Respect the FlashCam!
Community Redevelopment Agency staffers have said people hang out in a lot the agency owns in a two-to-three-block stretch of Martin Luther King Jr. Boulevard east of Seacrest Boulevard. They have said they suspect drug deals and prostitution take place as well.
So in September, the CRA mounted a $6,000 solar-powered camera that can be activated by motion up to 100 feet away and will shoot high-resolution flash photographs, then make a loud announcement:
“Stop. This is a restricted area and your photograph was just taken. We will use it to prosecute you. Leave the area now!”
In a memo for last Tuesday’s CRA board meeting, Development Director Michael Simon reported “a significant decrease in loitering on the property.”
A series of photos, dated Dec. 18, the day the camera was installed, show the familiar sight of people loitering in plastic chairs and upturned soda crates under a tree in the vacant lot. Simon said Friday that 20 to 30 people were there. In the ensuing images from Dec. 18, the people start to move off; police then arrive with further encouragement, and soon the area is devoid of people or chairs or crates or anything except trees, sand and grass.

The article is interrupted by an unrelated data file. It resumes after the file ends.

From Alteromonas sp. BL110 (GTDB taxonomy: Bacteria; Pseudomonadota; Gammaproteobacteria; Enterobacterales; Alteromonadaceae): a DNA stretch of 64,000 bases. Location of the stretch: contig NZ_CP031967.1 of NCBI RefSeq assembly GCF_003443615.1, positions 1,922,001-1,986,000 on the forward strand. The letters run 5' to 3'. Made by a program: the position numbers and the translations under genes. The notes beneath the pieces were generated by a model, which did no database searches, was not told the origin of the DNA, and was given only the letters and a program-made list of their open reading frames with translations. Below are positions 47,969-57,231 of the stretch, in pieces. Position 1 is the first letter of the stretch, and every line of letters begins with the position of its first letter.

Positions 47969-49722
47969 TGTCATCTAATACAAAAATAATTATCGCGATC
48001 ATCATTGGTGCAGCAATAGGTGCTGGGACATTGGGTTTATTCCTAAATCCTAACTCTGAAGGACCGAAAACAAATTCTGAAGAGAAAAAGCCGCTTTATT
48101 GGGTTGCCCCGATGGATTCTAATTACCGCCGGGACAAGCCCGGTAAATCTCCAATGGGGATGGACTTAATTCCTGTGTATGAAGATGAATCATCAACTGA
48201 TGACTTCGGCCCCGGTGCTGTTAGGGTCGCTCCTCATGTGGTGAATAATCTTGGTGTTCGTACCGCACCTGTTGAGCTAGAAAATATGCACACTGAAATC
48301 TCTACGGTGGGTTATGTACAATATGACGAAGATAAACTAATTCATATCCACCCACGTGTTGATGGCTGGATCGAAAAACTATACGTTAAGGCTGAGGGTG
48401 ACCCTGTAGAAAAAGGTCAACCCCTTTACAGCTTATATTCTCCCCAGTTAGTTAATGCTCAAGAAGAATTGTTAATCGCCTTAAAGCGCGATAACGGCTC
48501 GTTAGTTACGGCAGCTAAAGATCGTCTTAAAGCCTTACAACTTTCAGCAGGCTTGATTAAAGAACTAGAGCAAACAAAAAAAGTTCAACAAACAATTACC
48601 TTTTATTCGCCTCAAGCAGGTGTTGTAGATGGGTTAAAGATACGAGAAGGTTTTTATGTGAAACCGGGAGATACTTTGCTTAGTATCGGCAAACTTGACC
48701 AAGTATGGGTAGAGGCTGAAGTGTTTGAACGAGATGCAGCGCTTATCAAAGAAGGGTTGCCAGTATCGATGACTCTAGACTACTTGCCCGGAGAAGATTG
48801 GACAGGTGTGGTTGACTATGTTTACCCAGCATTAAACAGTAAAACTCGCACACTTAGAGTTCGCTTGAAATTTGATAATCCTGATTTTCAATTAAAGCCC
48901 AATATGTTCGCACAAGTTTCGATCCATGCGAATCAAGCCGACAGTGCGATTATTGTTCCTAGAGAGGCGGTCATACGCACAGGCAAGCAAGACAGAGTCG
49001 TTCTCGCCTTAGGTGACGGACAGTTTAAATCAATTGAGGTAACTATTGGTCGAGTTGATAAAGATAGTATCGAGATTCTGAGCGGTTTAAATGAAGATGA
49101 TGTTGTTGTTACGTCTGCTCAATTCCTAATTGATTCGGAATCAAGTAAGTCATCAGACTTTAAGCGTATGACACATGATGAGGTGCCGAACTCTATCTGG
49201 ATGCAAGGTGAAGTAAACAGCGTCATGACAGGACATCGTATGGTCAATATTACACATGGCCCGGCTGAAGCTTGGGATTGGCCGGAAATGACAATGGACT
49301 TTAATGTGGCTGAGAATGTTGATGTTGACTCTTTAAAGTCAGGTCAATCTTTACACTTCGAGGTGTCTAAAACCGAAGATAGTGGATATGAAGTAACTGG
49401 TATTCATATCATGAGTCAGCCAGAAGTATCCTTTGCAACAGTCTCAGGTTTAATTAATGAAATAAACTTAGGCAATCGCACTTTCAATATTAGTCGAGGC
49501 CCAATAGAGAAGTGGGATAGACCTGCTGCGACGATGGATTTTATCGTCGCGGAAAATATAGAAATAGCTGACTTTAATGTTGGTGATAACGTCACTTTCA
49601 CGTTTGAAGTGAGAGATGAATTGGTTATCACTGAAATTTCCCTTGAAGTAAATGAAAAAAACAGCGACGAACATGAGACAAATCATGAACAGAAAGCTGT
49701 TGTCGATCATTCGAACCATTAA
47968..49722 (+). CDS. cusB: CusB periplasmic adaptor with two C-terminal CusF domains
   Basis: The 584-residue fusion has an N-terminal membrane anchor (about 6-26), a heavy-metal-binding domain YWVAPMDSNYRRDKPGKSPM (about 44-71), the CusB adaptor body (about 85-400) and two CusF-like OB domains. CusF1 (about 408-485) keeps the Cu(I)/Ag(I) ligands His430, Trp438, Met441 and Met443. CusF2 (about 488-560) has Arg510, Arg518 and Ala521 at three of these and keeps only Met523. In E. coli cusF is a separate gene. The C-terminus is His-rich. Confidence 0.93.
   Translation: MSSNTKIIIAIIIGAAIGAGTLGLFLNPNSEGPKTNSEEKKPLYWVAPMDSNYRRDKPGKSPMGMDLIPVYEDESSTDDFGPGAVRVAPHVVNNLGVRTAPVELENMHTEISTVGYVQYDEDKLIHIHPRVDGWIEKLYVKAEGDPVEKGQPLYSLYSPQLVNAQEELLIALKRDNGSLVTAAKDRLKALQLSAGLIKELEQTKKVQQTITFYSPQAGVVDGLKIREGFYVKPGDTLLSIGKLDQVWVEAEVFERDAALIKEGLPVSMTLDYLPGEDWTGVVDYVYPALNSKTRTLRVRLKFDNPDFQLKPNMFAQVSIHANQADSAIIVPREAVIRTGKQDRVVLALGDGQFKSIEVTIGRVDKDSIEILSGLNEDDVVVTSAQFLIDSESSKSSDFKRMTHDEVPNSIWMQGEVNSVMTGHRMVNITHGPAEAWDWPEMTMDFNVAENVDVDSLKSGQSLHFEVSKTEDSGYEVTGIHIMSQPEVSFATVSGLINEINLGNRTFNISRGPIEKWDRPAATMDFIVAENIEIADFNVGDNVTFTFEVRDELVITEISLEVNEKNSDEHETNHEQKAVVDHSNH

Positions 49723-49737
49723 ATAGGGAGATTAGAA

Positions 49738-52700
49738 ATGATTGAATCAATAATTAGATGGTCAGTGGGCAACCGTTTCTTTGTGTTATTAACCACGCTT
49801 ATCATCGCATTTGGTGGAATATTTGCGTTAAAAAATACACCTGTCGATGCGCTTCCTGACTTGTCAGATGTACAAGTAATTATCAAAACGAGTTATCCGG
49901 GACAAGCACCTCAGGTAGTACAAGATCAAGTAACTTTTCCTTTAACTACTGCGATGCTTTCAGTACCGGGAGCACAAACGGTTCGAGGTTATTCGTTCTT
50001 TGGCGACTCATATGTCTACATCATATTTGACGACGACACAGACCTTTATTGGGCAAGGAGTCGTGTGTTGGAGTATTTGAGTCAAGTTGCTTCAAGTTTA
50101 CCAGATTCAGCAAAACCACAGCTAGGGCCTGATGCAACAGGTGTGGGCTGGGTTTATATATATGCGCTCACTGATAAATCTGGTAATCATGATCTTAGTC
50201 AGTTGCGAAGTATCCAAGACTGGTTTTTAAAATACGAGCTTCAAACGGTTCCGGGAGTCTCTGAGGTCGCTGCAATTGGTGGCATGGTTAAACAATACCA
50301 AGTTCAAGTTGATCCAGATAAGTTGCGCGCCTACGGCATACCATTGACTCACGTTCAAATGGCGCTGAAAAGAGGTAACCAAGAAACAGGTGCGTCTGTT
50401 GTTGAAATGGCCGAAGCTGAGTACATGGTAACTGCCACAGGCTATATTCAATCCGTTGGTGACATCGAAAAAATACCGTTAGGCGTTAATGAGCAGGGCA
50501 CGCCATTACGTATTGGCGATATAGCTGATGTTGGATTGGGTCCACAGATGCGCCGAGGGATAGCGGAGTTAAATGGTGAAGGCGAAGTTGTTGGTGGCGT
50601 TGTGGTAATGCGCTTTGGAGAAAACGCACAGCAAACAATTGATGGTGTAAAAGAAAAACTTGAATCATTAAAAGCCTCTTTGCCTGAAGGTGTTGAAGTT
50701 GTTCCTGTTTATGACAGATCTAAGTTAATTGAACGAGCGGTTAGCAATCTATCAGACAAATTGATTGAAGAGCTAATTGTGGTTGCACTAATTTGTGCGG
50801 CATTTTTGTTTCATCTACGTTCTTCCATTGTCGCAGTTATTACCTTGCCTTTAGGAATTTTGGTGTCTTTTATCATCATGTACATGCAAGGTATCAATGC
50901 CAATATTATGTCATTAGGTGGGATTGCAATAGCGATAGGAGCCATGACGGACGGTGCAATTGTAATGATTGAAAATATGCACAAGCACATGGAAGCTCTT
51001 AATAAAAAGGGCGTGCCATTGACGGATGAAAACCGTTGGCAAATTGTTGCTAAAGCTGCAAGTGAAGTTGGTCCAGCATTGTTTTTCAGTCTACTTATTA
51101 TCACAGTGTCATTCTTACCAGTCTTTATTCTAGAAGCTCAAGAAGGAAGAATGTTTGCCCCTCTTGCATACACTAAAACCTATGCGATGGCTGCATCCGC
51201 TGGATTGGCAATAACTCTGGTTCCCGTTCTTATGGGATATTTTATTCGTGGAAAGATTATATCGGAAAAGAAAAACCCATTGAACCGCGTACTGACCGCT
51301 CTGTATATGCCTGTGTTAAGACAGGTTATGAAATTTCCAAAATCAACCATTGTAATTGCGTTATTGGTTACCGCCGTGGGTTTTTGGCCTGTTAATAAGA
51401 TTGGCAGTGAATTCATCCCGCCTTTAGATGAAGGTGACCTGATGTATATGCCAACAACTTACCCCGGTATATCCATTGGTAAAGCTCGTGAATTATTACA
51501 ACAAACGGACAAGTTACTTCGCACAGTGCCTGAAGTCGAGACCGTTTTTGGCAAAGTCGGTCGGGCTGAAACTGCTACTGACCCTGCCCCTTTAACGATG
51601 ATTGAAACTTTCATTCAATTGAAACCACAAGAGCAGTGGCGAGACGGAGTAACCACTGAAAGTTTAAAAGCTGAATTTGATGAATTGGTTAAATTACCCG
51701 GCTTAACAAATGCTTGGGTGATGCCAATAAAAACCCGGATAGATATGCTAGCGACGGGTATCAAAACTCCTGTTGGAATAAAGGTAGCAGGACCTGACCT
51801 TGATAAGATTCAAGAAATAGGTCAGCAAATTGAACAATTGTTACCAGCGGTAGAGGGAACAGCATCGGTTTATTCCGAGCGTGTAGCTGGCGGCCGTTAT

Photos dated the next day, Dec. 19, show people again congregating; images from Jan. 17-22 alternate between small gatherings and images of an empty area.
The pictures don’t have time stamps, so it’s not known whether they were taken minutes apart. But Simon said CRA staff drive by almost daily and “after installation of the camera coupled with increased enforcement of the No Trespass Agreements by the Boynton Beach Police Department, there have been almost none (loiterers) on our properties.”
While images can be used in court, the CRA has said the camera primarily is a deterrent; what Executive Director Vivian Brooks has called “a behavior modification tool.”
The stretch of road is in the Heart of Boynton area, which residents, social groups and the city are trying to revitalize.
The CRA owns the empty lot and would like to sell it, and several around it, and wanted to encourage the gatherings to move to nearby Sara Sims Park or Carolyn Sims Center.